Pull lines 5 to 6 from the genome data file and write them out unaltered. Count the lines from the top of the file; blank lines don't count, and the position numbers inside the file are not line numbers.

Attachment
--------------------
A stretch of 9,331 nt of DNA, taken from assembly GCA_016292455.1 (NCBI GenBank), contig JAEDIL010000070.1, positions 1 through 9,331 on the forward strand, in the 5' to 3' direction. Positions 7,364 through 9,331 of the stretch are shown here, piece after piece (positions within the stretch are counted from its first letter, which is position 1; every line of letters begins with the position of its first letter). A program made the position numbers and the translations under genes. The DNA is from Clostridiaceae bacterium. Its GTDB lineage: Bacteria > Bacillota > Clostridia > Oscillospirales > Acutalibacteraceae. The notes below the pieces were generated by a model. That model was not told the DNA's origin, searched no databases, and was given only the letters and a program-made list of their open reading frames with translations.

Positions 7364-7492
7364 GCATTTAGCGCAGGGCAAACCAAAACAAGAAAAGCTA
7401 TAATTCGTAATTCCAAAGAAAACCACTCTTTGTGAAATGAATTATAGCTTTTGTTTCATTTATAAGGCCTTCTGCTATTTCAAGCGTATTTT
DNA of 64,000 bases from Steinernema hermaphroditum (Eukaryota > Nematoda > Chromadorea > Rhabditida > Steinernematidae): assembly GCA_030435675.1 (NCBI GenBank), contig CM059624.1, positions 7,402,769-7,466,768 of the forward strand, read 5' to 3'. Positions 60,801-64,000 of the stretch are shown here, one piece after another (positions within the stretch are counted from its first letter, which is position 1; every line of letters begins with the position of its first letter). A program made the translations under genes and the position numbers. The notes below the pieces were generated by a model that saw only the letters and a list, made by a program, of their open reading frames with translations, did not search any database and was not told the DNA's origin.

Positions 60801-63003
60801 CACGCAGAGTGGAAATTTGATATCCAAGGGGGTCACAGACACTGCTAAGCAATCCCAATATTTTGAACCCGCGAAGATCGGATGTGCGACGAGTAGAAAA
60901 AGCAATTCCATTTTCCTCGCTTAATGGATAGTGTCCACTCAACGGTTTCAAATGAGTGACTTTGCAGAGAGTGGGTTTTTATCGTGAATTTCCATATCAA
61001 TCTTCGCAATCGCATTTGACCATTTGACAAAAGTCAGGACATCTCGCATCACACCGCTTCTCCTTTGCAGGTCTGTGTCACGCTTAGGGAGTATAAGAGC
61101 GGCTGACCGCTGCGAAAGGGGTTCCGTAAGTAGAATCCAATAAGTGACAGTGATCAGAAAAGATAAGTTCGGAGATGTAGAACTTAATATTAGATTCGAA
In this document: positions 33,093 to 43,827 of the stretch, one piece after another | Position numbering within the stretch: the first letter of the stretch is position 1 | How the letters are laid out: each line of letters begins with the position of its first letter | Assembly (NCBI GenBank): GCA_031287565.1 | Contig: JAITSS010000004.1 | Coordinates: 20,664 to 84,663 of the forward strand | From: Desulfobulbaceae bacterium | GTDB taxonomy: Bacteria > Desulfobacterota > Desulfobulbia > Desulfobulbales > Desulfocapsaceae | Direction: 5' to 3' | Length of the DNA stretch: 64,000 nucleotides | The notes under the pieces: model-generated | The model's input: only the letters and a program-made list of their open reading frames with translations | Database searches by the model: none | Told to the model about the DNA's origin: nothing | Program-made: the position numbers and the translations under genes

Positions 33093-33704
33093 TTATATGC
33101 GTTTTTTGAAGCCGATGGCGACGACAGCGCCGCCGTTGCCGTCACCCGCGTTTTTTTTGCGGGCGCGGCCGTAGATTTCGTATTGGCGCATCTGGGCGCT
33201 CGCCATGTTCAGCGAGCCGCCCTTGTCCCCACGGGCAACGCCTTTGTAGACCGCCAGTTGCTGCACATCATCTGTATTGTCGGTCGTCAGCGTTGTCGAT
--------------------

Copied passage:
DNA of 64,000 bases from Steinernema hermaphroditum (Eukaryota > Nematoda > Chromadorea > Rhabditida > Steinernematidae): assembly GCA_030435675.1 (NCBI GenBank), contig CM059624.1, positions 7,402,769-7,466,768 of the forward strand, read 5' to 3'. Positions 60,801-64,000 of the stretch are shown here, one piece after another (positions within the stretch are counted from its first letter, which is position 1; every line of letters begins with the position of its first letter). A program made the translations under genes and the position numbers. The notes below the pieces were generated by a model that saw only the letters and a list, made by a program, of their open reading frames with translations, did not search any database and was not told the DNA's origin.

Positions 60801-63003